Kale is crazy good for you, but before highlighting its nutrient profile, here’s a little backdrop on it.
Kale is a leafy green veggie belonging to the Brassica family, a grouping of veggies including Brussels sprouts, cabbage and collards which are getting a lot of attention for their sulfur-containing phytonutrients that provide many health benefits.
You also have choices with your kale, since there are several varieties, including curly kale, ornamental kale, and Lacinato or Tuscan kale. All differ in taste, texture and appearance, so you can mix them up.
And while you can get kale any time of the year, you’re in for a kale treat from the middle of winter through early spring because that’s when fresh kale is generally in-season and not only more widely available, but also has a sweeter taste due to the frosty temps where it’s grown.
Now for more about kale’s nutrients.
Kale is a nutritional powerhouse because not only is it low in calories, but it’s also a good source of dietary fiber, protein, thiamine, riboflavin, folate, iron, magnesium and phosphorus. Additionally, it is a very good source of vitamin A, vitamin C, vitamin K, vitamin B6, calcium, potassium and manganese.
In fact, below is the breakout of vitamins and minerals—percentage of Daily Value (DV)—you get in just one cup of raw kale. Here goes:
- Vitamin K: 684%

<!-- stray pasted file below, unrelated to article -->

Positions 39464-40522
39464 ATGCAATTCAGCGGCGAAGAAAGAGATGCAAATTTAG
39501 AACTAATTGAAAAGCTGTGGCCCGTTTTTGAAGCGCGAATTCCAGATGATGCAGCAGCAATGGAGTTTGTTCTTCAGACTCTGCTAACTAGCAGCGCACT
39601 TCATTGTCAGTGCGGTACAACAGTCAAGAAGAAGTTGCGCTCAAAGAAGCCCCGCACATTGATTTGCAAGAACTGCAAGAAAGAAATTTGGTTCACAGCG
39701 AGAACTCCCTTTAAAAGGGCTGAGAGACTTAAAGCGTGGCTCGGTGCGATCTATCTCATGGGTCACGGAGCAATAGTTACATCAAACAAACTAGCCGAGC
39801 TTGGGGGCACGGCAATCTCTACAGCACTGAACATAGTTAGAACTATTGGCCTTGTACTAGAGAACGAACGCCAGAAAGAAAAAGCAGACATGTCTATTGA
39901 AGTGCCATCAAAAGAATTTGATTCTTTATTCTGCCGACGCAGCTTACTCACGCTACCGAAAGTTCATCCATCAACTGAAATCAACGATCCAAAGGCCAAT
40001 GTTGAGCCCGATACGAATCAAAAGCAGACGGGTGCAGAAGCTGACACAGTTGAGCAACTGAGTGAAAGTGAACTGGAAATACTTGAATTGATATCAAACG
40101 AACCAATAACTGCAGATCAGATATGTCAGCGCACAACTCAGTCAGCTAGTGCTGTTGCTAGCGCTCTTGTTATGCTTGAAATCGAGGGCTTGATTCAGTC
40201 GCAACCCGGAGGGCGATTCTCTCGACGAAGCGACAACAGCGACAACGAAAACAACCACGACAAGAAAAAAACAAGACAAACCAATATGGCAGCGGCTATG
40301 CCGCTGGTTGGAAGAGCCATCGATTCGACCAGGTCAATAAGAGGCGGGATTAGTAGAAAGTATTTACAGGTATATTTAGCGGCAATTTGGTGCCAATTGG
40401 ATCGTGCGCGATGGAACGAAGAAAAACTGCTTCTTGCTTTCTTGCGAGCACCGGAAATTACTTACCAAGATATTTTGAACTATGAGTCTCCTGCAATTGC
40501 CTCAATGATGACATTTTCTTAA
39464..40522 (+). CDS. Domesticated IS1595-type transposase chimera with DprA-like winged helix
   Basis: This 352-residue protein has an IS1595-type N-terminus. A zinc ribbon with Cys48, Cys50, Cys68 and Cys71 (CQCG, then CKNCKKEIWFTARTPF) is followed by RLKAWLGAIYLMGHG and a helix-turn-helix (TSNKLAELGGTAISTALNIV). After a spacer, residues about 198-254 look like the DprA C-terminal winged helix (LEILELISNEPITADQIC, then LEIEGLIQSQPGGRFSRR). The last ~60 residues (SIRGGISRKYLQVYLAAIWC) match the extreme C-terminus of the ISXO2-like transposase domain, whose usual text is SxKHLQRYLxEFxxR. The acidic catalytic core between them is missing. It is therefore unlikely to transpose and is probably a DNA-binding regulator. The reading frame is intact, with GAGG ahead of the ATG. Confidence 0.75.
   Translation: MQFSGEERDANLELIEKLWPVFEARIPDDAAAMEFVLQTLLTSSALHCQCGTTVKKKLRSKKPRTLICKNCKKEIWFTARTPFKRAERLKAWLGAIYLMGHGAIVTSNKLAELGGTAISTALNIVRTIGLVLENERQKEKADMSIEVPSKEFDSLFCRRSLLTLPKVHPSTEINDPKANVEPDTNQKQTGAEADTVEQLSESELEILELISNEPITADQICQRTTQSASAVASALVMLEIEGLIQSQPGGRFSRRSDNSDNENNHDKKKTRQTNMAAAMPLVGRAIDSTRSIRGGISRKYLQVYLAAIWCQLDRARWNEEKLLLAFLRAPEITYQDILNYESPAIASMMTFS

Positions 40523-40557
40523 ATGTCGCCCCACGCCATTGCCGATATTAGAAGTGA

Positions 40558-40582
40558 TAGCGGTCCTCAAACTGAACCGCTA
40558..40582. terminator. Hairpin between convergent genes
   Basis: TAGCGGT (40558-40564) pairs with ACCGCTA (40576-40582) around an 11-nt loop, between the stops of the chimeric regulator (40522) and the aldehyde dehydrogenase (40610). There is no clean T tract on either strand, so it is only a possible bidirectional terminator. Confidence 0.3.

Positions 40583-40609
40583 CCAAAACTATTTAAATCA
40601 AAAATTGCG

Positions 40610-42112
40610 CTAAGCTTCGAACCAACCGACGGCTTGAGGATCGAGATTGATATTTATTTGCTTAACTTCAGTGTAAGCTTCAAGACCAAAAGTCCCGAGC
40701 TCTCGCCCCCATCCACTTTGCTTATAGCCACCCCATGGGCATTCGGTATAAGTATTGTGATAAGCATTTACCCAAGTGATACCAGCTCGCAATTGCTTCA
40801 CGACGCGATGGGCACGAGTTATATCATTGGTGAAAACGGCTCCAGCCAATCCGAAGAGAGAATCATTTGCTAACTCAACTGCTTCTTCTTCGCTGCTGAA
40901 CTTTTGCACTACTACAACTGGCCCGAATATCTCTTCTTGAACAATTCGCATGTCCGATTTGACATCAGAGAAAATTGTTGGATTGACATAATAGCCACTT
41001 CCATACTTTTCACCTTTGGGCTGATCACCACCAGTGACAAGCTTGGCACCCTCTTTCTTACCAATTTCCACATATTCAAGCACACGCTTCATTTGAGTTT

- Vitamin A: 206%
- Vitamin C: 134%
- Manganese: 26%
- Potassium: 9%
- Calcium: 9%
- Vitamin B6: 9%
- Iron: 6%
- Magnesium: 6%
- Thiamine: 5%
- Riboflavin: 5%
- Folate: 5%
Additionally, there are isothiocyanates, or ITCs, made from kale’s gluconsiniolates, which also provide their own special brand of health perks to empower extraordinary health.
And get a load of this: there are also over 45 different flavonoids in kale, including kaempferol and quercetin, which provide amazing health benefits.
Wow—45 different flavonoids!
Unfortunately, an even higher number of 55 comes into play if your kale is not Certified USDA Organic. That’s right. Conventionally grown kale can have up to 55 pesticide residues on it, including 6 known or probable carcinogens; 22 suspected hormone disruptors; 10 neurotoxins; 10 developmental or reproductive toxins and 17 honeybee toxins.
Organic kale—a delicious, nutritious way to get many vitamins, minerals and other health-supporting nutrients.